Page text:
Many people claim to be able to tell when a storm is approaching, solely based on how their joints are feeling.
This ability to predict the weather based on joint pain may seem like an old wives’ tale, but according to modern medicine, it may hold some merit.
"I see this routinely in my patients," said Dr. Sanjeev Kakar, orthopedic surgeon at Mayo Clinic in Rochester, Minnesota.
According to Kakar, patients who have experienced a variety of injuries – such as arthritis, an orthopedic injury, a broken bone from the past, a crush injury, or injured nerves – can sense a connection between their pain and the weather.
"Our patients have become the best sort of weather forecaster, because when there's a change in the weather, they really can tell," Kakar said.
There are several theories in the scientific community as to why this is.
One possibility is that cold weather or a change in barometric pressure can cause some of the soft tissues to swell and expand, according to Kakar. This results in increased pressure within the joints.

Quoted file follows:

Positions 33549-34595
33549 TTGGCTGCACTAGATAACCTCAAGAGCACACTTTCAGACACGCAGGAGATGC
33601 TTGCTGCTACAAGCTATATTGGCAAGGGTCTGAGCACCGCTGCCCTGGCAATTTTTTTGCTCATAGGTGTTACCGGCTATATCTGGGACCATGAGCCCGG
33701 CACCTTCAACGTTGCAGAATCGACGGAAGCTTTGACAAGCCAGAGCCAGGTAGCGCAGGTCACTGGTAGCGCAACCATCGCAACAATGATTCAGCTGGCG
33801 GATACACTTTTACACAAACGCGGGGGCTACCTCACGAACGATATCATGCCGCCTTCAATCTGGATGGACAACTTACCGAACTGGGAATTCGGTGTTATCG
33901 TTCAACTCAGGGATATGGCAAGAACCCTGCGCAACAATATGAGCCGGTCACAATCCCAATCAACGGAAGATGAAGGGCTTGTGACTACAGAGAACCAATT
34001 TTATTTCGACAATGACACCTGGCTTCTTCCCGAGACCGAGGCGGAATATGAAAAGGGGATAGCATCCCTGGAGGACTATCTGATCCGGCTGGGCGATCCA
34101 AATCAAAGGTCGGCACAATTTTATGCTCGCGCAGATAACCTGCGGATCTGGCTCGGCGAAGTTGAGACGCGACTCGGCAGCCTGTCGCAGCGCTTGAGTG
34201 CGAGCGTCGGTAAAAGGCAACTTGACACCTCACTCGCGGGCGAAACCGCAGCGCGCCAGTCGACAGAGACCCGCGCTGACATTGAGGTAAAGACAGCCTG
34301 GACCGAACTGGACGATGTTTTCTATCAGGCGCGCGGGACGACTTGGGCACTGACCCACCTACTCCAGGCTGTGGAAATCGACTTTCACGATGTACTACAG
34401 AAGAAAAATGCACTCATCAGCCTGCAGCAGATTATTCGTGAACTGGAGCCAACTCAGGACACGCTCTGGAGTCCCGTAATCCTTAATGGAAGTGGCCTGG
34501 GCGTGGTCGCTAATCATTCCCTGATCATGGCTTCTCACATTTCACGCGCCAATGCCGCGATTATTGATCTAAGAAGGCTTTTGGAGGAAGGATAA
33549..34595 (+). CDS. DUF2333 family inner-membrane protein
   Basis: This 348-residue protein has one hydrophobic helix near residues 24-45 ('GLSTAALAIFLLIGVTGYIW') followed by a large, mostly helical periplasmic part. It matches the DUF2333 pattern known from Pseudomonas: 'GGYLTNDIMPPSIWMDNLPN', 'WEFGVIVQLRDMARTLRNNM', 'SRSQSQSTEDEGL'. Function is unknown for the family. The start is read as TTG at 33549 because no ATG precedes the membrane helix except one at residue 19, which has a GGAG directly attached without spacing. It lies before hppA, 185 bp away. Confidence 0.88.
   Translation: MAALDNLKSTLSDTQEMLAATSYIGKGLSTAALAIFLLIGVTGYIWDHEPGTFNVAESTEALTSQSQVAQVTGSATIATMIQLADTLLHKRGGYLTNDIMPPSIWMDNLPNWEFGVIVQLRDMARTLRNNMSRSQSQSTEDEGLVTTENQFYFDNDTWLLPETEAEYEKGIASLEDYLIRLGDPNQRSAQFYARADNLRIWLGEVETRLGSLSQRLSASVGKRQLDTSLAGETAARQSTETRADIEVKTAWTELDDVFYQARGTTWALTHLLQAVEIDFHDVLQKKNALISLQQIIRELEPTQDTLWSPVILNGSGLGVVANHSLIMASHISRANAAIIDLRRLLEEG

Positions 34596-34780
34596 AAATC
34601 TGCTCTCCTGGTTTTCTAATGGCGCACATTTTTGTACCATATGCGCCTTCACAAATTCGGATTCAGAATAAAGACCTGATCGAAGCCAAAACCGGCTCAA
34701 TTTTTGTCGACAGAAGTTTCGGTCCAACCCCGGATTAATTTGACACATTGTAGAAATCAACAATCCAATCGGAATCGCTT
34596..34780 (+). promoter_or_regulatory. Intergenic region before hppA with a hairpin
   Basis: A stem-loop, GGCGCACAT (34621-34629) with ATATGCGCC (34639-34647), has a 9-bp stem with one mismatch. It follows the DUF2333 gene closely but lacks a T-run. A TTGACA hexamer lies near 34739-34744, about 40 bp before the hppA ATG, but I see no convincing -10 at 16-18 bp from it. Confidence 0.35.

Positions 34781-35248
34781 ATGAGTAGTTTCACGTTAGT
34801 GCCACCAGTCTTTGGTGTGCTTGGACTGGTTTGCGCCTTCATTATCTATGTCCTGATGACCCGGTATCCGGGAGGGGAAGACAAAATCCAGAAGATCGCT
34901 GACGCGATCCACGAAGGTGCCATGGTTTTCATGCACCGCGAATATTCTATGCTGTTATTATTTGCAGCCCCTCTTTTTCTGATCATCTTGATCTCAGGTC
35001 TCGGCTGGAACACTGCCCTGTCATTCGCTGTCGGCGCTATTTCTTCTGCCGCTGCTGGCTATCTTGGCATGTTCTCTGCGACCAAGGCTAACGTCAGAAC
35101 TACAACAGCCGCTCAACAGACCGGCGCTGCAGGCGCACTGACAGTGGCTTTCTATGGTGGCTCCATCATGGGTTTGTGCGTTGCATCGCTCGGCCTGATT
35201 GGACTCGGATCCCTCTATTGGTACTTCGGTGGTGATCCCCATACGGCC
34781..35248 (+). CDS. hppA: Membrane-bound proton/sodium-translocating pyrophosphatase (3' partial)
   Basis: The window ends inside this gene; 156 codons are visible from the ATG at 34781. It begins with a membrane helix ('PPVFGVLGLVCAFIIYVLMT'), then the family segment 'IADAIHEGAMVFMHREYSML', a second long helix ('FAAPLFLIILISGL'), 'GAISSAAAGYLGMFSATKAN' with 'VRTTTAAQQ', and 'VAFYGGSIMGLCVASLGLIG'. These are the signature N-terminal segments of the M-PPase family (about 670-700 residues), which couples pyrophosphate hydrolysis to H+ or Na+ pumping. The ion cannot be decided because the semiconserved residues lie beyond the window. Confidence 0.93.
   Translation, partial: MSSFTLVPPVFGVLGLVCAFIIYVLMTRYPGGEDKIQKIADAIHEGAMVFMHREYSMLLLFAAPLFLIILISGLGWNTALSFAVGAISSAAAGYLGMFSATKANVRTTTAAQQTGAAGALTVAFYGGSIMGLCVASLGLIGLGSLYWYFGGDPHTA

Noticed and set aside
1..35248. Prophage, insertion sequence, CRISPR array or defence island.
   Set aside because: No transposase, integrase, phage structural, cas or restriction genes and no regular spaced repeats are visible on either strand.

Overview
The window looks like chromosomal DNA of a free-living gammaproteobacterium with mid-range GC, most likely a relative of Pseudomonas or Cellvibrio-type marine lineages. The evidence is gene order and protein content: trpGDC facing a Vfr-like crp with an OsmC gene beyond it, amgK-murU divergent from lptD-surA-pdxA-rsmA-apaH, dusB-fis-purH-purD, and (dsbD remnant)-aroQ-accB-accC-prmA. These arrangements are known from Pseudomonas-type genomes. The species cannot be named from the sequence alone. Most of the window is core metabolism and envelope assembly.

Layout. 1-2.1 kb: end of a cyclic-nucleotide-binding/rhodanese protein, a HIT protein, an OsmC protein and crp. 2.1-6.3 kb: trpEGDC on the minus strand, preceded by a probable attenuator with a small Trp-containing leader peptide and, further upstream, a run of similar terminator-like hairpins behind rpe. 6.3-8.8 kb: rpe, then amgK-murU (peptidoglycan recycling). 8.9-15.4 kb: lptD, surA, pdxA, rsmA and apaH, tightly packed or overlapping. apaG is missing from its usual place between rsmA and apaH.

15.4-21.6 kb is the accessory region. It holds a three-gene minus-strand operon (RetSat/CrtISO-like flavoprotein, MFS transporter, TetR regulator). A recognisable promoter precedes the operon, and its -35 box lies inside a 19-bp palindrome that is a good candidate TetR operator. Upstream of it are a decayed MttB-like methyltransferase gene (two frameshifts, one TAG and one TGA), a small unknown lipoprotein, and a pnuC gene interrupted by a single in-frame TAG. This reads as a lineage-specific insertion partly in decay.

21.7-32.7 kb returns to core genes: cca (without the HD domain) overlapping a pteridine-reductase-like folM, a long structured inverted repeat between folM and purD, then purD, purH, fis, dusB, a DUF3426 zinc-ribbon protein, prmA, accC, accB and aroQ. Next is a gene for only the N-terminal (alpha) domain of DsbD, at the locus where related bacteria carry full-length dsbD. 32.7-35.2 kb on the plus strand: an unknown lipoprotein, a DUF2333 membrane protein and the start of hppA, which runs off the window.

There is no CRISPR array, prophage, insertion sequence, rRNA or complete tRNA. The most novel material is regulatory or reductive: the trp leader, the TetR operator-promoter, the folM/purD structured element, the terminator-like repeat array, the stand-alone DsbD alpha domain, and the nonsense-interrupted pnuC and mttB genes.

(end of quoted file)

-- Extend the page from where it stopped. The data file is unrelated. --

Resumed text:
Another theory involving cold weather involves tissues on the cellular level. Kakar said there are different changes in the cells that occur when the temperature drops. As a result, these cells mediate pain, swelling and inflammation in the joints.
HOW THE WEATHER MAY TRIGGER MIGRAINES
A third theory involves the humidity. According to Kakar, when the humidity increases, it affects the "microclimate" around the skin. This allows patients to feel how the weather is changing their perception of pain, stiffness and swelling.
For many patients who might experience pain when the rain comes, their symptoms generally improve when the rain passes and weather normalizes.
Kakar said one exception may be patients with Sjogren’s Syndrome, an autoimmune inflammatory condition. The weather may set off pain in their joints, which may linger after the weather normalizes.
WHY SEASONAL ALLERGIES ARE BECOMING WORSE
To help keep pain in check, no matter how cold or humid the weather, Kakar provides a few recommendations.
For example, he advises patients to keep moving and exercise and try to stay warm – particularly since cold temperatures may stiffen joints. Keeping their joints moving may help with their symptoms.
He also recommends patients stay on top of their arthritis medication and have good disease control. For patients whose fingers may swell depending on the weather, Kakar advises that they use compressed sleeves and gloves to help decrease the swelling.